Thursday, December 19, 2002
Jilted common-law partners can't count on 50-50 split of assets: high courtSUE BAILEY
OTTAWA (CP) - If your common-law love affair goes bust, don't count on getting half your ex-mate's assets, says the top court. The Supreme Court of Canada ruled 8-1 Thursday that a Nova Scotia law requiring divorcing couples to evenly split assets shouldn't ensnare common-law couples.
The court stressed that those who hit the altar explicitly accept property rules. Others should be allowed to avoid such strings. "In my view, people who marry can be said to freely accept mutual rights and obligations," wrote Justice Michel Bastarache for the majority.
"A decision not to marry should be respected because it also stems from a conscious choice of the parties."
The ruling overturns a Nova Scotia Court of Appeal judgment, which found that a section of the province's Matrimonial Property Act unjustifiably breached equality rights.
The act requires married spouses to share most assets 50-50 upon divorce, but excludes common-law couples.
Susan Walsh, who lived common-law in Nova Scotia with Wayne Bona for 10 years until 1995, wanted half the family assets.
The property act violated her equality rights under the Charter of Rights and Freedoms by treating her relationship differently, she argued.
The high court majority disagreed.
Unmarried couples can sign a contract or subject themselves to other laws that force equal division of personal property, Bastarache wrote.
For example, the 2000 appeal court decision spurred Nova Scotia to pass domestic partnership legislation.
It allows common-law and same-sex couples to register their relationship with the province - if they choose. Registration places couples under the Matrimonial Property Act and other laws governing married spouses.
Even without that change, the act would not be unconstitutional for excluding common-law couples, Bastarache said.
Nova Scotia had asked the high court to reverse the appeal court judgment, arguing governments can't impose marital duties on those who don't tie the knot.
Walsh's lawyer, Kathy Briand, countered that provinces already include common-law couples under support and alimony legislation.
Common-law spouses should have the same protections for property division, she argued.
Bastarache agreed that those with no wedding ring will sometimes lose out when love ends.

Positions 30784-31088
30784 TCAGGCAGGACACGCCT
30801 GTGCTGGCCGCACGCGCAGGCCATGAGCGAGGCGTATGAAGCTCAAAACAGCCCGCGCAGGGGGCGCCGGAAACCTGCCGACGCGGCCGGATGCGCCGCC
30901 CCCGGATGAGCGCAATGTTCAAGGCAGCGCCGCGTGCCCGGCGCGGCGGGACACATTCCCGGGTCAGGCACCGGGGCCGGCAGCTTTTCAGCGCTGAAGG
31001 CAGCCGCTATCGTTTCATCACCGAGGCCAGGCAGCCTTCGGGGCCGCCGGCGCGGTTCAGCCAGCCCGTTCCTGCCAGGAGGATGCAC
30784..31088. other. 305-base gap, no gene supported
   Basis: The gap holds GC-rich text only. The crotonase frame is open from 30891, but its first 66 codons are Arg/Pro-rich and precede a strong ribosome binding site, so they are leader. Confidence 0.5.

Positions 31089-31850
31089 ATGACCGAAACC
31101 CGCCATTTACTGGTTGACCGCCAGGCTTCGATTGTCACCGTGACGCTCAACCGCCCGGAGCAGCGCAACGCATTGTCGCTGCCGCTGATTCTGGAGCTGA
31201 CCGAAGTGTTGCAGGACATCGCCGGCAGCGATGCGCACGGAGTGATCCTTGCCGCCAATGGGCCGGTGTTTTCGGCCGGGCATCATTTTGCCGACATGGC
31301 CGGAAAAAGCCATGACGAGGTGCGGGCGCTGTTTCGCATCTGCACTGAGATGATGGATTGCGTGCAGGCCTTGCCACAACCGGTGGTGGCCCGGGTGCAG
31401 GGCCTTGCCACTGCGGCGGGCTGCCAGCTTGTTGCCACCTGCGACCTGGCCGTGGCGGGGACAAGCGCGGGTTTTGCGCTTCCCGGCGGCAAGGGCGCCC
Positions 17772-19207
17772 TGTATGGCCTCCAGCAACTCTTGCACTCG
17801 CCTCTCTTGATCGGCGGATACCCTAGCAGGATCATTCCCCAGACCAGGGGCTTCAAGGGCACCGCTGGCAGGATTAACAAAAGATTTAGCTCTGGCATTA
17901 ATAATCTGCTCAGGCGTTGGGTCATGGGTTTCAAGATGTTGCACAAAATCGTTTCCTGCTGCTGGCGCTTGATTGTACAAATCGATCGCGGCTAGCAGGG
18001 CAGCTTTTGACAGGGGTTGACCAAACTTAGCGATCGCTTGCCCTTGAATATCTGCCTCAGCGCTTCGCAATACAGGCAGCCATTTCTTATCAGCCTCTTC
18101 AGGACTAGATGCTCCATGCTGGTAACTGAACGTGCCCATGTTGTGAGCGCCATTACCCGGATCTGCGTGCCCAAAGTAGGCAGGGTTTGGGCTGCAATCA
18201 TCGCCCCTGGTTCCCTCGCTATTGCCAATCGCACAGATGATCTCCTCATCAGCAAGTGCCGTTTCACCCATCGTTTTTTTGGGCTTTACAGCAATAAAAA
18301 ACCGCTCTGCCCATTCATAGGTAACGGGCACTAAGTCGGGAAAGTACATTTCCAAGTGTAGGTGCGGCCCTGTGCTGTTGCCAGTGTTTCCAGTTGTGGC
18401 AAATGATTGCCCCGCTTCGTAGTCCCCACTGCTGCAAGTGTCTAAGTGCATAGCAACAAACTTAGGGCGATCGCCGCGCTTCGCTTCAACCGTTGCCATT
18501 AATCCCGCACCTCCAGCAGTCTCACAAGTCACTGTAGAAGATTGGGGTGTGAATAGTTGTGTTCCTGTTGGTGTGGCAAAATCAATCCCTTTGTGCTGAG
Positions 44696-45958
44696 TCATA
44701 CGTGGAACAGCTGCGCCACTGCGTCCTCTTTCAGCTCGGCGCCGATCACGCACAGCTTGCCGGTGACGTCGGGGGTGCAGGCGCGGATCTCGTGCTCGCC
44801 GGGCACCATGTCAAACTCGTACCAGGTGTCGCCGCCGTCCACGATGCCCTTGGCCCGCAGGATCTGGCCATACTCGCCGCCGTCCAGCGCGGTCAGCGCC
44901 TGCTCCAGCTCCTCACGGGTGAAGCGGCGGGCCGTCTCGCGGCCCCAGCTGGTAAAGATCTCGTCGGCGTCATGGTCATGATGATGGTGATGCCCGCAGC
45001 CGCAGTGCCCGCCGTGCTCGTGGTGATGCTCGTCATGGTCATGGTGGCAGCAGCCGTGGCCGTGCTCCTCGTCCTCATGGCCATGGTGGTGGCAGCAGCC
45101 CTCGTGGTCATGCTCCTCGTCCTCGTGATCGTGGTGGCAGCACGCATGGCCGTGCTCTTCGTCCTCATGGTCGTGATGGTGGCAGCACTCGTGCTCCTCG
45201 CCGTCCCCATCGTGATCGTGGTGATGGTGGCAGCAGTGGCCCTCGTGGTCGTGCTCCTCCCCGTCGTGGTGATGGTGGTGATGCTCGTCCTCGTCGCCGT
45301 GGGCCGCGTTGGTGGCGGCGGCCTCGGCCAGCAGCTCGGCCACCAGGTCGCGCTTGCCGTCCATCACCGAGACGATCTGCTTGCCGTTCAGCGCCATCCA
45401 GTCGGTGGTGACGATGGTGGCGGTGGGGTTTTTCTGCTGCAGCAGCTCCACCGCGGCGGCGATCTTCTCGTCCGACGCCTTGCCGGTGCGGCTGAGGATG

But the risk of less protection for some partners does not warrant eliminating freedom of choice to avoid marriage and its ties, Bastarache concluded.
"That assumes a level of equality that is just not present in many sexual relationships," said Carole Curtis, a family lawyer in Toronto.
"I really think it's an analysis at odds with what living together is actually like."
The judgment will guide provinces still grappling with related laws. Most have legislation that only compels married couples to share assets evenly.
Common-law partners are typically allowed to sue only for the share of wealth to which they contributed.
Saskatchewan, Nunavut and the Northwest Territories require a 50-50 asset split for common-law couples who break up.
British Columbia, Quebec and Nova Scotia allow unmarried couples to register or agree to respect such laws.
Ontario, Alberta, Manitoba, Yukon, New Brunswick, Prince Edward Island and Newfoundland require 50-50 asset sharing for married couples only.
Walsh and Bona had already reached a deal on how to split their wealth, and won't be affected by the judgment.
The 2001 Census showed that married couples still account for about 70 per cent of Canadian families. Common-law couples make up 14 per cent.
Dissenting Justice Claire L'Heureux-Dube, now retired, found the Nova Scotia property law unjustifiably breaches equality rights.
Many people live common-law because their partner offers no other choice, she said.
"To deny them a remedy because the other partner chose to avoid certain consequences creates a situation of exploitation."
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